In the Zanzibar Fortress, Snake fumbles with his makeshift flamethrower. He gathers the courage to use it against the man bearing down on him with a machine gun—the man who claims to be his father. A time existed when he, greener in the ways of the world, would only have been too glad to call his commander that. But now he musters all his willpower into engaging the flamethrower and Big Boss perishes once again, by Snake’s own hand.
In 2014, among the petals of white in the Arlington National Cemetery, Snake kneels with an aching back, not the reminder of some lustful fantasy but the consequence of premature aging in the cloning process. He discovers that as the new FOXDIE virus inside him uproots the old, so too does it annihilate the last vestige of the Patriot era. He has erased Big Boss two times before. Today will mark the third.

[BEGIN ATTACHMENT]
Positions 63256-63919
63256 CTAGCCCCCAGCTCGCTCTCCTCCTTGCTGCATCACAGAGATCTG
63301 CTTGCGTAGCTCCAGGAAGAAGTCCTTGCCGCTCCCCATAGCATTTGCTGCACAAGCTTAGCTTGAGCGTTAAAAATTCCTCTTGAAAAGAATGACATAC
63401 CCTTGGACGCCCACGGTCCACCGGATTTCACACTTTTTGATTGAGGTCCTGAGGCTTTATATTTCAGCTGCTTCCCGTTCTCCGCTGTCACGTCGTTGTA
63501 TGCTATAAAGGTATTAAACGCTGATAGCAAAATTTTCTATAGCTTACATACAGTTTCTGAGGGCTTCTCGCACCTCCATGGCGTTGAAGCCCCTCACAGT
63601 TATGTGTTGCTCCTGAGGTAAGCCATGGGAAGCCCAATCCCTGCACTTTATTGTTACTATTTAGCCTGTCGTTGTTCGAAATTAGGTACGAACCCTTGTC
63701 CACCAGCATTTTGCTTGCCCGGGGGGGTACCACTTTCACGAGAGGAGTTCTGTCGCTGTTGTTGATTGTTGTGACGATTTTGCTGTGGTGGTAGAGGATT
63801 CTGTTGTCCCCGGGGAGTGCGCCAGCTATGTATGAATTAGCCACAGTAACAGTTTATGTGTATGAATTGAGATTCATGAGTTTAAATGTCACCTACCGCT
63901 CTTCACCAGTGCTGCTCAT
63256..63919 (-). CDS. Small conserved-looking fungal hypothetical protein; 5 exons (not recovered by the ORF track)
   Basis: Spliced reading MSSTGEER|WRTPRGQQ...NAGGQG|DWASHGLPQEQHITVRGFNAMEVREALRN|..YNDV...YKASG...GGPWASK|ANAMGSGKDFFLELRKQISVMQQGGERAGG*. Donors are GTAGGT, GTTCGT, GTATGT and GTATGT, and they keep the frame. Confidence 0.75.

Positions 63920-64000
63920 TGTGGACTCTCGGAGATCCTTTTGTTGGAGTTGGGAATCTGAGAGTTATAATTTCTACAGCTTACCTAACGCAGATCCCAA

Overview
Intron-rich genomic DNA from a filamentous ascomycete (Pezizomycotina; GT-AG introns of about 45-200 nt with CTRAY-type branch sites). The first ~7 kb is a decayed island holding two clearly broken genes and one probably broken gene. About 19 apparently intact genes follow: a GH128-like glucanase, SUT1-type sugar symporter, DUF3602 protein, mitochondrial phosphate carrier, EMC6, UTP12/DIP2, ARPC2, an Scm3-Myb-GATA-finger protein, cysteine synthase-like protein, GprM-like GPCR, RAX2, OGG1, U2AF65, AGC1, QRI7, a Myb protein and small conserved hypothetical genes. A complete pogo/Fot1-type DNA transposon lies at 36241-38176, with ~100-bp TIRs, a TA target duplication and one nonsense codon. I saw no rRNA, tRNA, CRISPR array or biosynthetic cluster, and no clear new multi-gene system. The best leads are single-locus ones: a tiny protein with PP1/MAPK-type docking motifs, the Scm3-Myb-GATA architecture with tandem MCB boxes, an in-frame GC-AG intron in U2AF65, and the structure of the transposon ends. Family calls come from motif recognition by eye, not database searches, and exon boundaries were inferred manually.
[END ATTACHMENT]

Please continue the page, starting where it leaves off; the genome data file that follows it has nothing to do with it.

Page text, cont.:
Each time, Snake is less emotionally vested than the last. Still, Big Boss remains in his memories, in all places, all times. Wounding the younger soldier of fortune through his wit. His embrace. His betrayal…and his death.
…The vibrant embers on the cigar they shared fade to black, and Snake drops the remnants into his smoke canister. He wonders if Big Boss came to meet him despite knowing he would only meet his own demise. As if he knew this would be the last greatest wound he could inflict, to burn him into his memory forever. With a sigh and a deep sense of longing for his tumultuous yet halcyon days, Snake flicks the canister lid shut.
And hopes, that in death, Big Boss was finally able to flee the cage he called Liberty.